We firmly believe that, while demonstrating a specialist ‘boutique' mind-set to alternative investments is an essential prerequisite, it alone is not sufficient. Investors should only consider investing with providers that can clearly demonstrate that they operate within a robust operational framework and have a strong and independent due-diligence and risk-oversight function. In today's complex and rapidly changing market environment this necessarily implies an efficient use of scale.
As already mentioned, the need to seek greater capital efficiency means that clients will increasingly expect their providers to deliver benefits of scale. This is most evident in the context of passive investing, where efficient beta exposure through index portfolios or exchange-traded funds can be optimised through having the requisite scale.
Yet, we believe it is also an important consideration with regards to alpha generation. As investors' risk budgets have to go further, we see an increased drive to make the most of that budget through, for instance, barbelling - combining efficient beta exposure with high alpha allocations. Generating these high levels of alpha is best done by relatively small and close-knit teams able to implement their best ideas and take meaningful positions, be they in equities, fixed income or alternative asset classes, on either an unconstrained or absolute-return basis. Offering these specialist teams the support of a well-developed infrastructure, for instance in the area of risk management, can increase the scope for alpha generation, provided it endorses the teams' freedom to capitalise on their alpha-generating skills.
One area that exemplifies this point is the use of scale to help foster debate and information flow between those alpha generators. Asset managers that are able to share information efficiently are in a better position to consistently generate risk-adjusted performance for their clients, whether it is equity and fixed-income teams sharing views on the creditworthiness of financials or quantitative and fundamental-investment teams discussing the euro-zone crisis. The key, however, is that this goes hand-in-hand with devolved accountability, to ensure that teams retain the liberty to implement their individual views.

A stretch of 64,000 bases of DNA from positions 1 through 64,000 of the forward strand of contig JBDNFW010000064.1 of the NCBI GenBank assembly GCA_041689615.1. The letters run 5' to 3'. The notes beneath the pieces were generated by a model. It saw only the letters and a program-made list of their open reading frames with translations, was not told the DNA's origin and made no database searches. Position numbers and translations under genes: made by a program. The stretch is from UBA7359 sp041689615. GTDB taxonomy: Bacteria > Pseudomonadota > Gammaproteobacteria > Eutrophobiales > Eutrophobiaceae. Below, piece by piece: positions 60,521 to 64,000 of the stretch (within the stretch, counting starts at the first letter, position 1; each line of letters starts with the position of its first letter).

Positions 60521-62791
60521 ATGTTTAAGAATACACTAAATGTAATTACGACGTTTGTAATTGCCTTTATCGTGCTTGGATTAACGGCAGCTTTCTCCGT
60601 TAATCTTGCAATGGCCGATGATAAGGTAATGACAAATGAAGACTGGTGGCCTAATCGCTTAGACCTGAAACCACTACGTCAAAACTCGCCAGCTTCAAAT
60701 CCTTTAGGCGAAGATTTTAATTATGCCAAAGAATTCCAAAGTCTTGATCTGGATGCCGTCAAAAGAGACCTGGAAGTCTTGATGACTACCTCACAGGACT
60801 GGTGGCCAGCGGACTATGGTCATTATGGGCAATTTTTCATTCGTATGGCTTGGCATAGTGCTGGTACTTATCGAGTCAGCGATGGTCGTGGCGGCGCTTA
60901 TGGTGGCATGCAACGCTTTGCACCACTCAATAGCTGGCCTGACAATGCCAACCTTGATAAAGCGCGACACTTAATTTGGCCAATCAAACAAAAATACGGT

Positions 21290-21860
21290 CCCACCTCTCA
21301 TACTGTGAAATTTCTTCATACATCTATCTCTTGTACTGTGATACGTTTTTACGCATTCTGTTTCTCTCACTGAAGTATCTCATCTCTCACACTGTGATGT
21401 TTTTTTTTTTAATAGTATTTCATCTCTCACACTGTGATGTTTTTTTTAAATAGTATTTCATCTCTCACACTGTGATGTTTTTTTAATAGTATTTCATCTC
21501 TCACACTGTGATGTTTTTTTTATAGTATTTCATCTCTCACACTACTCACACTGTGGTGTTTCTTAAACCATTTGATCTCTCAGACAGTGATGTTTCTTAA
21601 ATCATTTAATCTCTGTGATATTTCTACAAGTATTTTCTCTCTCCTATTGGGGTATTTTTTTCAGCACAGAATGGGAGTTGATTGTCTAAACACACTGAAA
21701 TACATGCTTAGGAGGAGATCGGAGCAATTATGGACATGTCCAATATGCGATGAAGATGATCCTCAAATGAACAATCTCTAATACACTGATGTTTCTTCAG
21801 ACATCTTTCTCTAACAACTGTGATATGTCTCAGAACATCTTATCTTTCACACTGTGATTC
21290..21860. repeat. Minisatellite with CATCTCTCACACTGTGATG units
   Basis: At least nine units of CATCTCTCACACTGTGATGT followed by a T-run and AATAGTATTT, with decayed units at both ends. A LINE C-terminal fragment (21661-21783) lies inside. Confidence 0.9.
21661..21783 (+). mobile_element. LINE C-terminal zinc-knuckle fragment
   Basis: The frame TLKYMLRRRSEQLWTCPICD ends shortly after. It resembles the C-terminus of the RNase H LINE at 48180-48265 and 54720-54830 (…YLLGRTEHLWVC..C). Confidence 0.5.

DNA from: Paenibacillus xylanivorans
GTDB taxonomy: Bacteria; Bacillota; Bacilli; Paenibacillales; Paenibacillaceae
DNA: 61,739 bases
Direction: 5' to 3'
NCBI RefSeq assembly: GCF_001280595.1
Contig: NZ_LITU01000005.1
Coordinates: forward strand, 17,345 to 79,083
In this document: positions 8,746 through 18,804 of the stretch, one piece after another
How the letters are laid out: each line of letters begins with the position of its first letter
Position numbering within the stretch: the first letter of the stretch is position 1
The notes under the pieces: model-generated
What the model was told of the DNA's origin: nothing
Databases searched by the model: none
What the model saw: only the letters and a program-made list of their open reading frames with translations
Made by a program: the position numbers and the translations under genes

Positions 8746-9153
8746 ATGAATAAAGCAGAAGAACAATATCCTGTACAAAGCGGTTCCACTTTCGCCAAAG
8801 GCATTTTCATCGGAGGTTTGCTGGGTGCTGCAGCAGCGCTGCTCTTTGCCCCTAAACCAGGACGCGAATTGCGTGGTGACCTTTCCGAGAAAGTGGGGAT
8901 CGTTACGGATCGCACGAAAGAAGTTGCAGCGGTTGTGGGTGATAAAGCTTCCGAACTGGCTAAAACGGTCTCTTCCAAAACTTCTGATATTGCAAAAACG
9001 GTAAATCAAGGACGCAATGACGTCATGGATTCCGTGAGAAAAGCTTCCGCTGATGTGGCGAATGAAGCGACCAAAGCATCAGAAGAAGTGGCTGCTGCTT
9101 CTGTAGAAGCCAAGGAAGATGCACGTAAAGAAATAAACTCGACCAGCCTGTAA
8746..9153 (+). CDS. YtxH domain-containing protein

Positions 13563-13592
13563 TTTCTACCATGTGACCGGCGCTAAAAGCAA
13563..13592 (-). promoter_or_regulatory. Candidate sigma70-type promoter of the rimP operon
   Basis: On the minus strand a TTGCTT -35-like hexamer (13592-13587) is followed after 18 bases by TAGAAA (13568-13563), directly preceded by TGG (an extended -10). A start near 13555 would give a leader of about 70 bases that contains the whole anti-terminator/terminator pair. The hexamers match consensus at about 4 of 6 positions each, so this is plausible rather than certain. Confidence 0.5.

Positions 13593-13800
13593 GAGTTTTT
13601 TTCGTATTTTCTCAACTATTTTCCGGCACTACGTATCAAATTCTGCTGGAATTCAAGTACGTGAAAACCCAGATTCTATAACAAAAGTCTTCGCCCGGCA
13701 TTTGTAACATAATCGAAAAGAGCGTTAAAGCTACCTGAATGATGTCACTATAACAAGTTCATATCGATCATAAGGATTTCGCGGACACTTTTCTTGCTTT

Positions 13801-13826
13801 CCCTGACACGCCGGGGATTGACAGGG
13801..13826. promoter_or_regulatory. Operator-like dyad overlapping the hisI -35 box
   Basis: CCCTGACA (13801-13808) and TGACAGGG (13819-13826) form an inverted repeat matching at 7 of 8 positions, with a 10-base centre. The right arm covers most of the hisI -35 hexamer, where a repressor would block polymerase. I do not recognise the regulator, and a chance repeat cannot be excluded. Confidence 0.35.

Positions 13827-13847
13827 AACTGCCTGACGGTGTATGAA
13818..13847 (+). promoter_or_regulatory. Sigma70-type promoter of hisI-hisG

Using scale appropriately also entails that individual teams are in a position to maintain a strict discipline around capacity management, thereby ensuring alpha generation is not compromised by over-commitment.
Each of the advantages outlined show how, regardless of asset class, scale can now be put to work to the benefit for clients by enhancing performance and assuring prudent risk management. However, as investors look beyond individual asset classes towards wholesale solutions for their specific goals, the challenge is now to combine scale with bespoke tailoring. The answer lies in combining the explicit recognition that the liability profile of each pension fund or insurer is unique, with the scale necessary to create efficiencies in terms of asset allocation expertise, liability and derivatives management know-how and the range of building blocks used.
Through innovative and flexible implementation, managers can then put in place an effective journey map to help clients meet their specific outcomes.
The future of scale
The use of scale will continue to evolve and increase in line with institutional investors' changing demands, touching areas as diverse as corporate governance and trading.
Specifically, as corporate governance and social responsibility move up the agenda, scale is becoming an increasingly important consideration, as managers need to have the necessary resource and clout to conduct meaningful engagement on behalf of their clients.
We also expect the re-ordering of the capital markets that is currently under way to be a driver of scale. In particular, regulatory changes are reducing the liquidity available in capital markets. In response, asset managers have to develop their trading and transition-management capabilities and find alternative routes of sourcing capital for their clients, all of which requires scale.
However, regardless of the area to which scale is applied, it is essential that scale is viewed not as an end in itself but, rather, as a tool to help clients achieve their specific outcomes more swiftly and effectively.
Charles Prideaux, is head of EMEA institutional business at BlackRock